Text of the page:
Monday essay: Stonehaven answers

Stations in Scotland and many in England and Wales will fall silent for a minute on Wednesday at 09.43, one week after the derailment south west of Stonehaven in which two members of ScotRail’s staff and one passenger tragically lost their lives. The time has been chosen to mark the moment that the incident was reported. But this train was the 06.38 from Aberdeen to Glasgow Queen Street, which left punctually and was apparently still on time at Stonehaven (booked departure 06.54). Although the RAIB has issued a first statement, there were several questions remaining. Now most of these can be answered, as Sim Harris reports.

RARELY has there been a railway accident in which so many vital details have remained vague for days after the crash.

The key facts about accidents in the past were usually clarified almost at once – trains involved, time of accident, immediate consequences, and so on.

Of course the complete picture would take railway inspectors months of intricate enquiries to assemble, but it was known very quickly after the Clapham disaster in December 1988 which trains had collided and when. Even the cause was suggested with amazing speed, when the British Railways Board chairman Sir Bob Reid was questioned by reporters a few hours later.

The traditional answer in these circumstances was a ‘holding’ one: ‘This will be a matter for the inquiry to determine ... no one will be helped by speculation at such an early stage ...’ (etc.), but Sir Bob had already been briefed sufficiently to allow him to break with tradition and say frankly that it looked like ‘a problem with the signals’. He was, of course, right.

Winding forward almost 32 years, the first days after the Stonehaven derailment were notable for a lack of clarity about, well, almost everything.

The site of the crash was a remote one, and the best way of describing it seemed to be ‘near Stonehaven’. In fact, it was about 2km short of the next signal box and former station at Carmont.

The emergency services had been called at 09.43, but where was the train heading at the time?

Some reports said it had been travelling south of Stonehaven when it encountered flooding, and that it had been ‘switched to an alternative line’. This theory gained ground when Network Rail published a video on Twitter showing what appeared to be the Glasgow-bound up line almost out of sight in murky brown floodwater, while the parallel down road was dry.

But crossing to the down for the purpose of working ‘wrong line’ would have first meant reversing back to Stonehaven (again, working wrong line on the up line) where there is a crossover.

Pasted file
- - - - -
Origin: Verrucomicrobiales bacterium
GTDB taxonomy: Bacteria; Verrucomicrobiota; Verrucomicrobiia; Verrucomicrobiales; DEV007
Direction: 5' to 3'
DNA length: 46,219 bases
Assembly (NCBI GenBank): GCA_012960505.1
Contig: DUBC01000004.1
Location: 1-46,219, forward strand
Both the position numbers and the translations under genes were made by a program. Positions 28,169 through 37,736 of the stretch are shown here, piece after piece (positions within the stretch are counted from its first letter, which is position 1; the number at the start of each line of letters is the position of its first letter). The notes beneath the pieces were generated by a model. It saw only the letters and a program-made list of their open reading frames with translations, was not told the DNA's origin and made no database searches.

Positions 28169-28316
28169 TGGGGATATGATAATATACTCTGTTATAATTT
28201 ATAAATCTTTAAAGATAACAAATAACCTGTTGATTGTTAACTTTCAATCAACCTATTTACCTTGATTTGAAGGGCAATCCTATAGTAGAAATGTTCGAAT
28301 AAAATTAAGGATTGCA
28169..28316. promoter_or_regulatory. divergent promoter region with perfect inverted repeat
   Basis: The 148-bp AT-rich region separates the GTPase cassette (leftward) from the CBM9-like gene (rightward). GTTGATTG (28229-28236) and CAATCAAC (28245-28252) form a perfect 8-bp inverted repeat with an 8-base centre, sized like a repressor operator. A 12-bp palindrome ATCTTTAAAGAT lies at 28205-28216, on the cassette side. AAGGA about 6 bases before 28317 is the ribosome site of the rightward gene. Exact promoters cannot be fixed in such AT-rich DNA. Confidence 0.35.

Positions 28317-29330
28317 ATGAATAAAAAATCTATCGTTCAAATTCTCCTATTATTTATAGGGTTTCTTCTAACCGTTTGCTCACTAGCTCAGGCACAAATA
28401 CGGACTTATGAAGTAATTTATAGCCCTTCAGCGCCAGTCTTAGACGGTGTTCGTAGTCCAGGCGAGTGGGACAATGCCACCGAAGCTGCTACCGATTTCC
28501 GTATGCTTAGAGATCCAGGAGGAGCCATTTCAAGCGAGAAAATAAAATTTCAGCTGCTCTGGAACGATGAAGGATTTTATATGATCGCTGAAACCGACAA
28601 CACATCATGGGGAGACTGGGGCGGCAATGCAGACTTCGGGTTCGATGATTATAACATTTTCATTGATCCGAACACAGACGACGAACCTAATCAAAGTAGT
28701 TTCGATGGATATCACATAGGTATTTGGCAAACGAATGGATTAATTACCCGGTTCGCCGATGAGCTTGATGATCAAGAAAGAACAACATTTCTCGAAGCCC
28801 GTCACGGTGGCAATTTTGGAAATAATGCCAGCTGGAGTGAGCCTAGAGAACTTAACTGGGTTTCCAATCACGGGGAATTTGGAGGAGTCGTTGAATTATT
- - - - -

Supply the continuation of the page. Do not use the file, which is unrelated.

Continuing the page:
Assuming that this had been done, the train was now presumably using the down line when it came to grief at Carmont. The ‘wrong line’ school of thought was further supported by another report that both the driver and conductor had died in the leading cab, because there should be a second person in the cab during wrong line working.

In spite of these appearances to the contrary, there was no wrong line working at this point and the train did not reverse back to Stonehaven on the up line.

Thanks to a briefing from the RAIB which was published on Friday afternoon we know that the train was travelling correctly on the up line (and had already passed Carmont), when the Carmont signaller advised the driver by radio that a landslip had been reported beyond Carmont, between there and the next station at Laurencekirk.

The train used another crossover at Carmont to join the down line with the intention of returning to Aberdeen. It was on the first leg of this return journey between Carmont and Stonehaven that disaster struck, when the train collided with another landslip and became derailed.

Even now there had been some pieces missing.

Media reports had speculated that it took quite a while (more than a couple of hours, seemingly) before the alarm could be raised, because the crash site is in a communications blackspot.

Actually the crash occurred at 09.40 and the alarm was raised three minutes later, as the RAIB has reported.

Industry sources have now added to what the RAIB said on Friday. 

This was the sequence of events.The driver of train 1T08 had been running on time until he had been alerted about the landslip nearer Laurencekirk by an emergency GSMR call at 07.00, not long his train had passed Carmont box. He was authorised to set back, working wrong line, as far as the crossover at Carmont.

This is where the main hold up occurred. The points had to be secured by a Mobile Operations Manager who had to drive to Carmont for the purpose, and the movement across to the down line could only be authorised at 09.34.

The journey back towards Stonehaven began at about 09.36, and now there were only a few minutes left. Police Scotland received an emergency call at 09.43. At the same time the smoke from the fire in the derailed leading power car could be seen in the sky by the signallers, who also raised the alarm.

But why was 1T08 travelling fairly fast in an area where landslips had been reported and parts of the railway were submerged in floodwater?

We now have some clarification, which is welcome. But there must be more to come.

The August print edition of Railnews, RN282, was published on 30 July. The new edition and some previous issues can be obtained by calling 01438 281200 from UK numbers or +44 1438 281200 internationally, and selecting Option 2.

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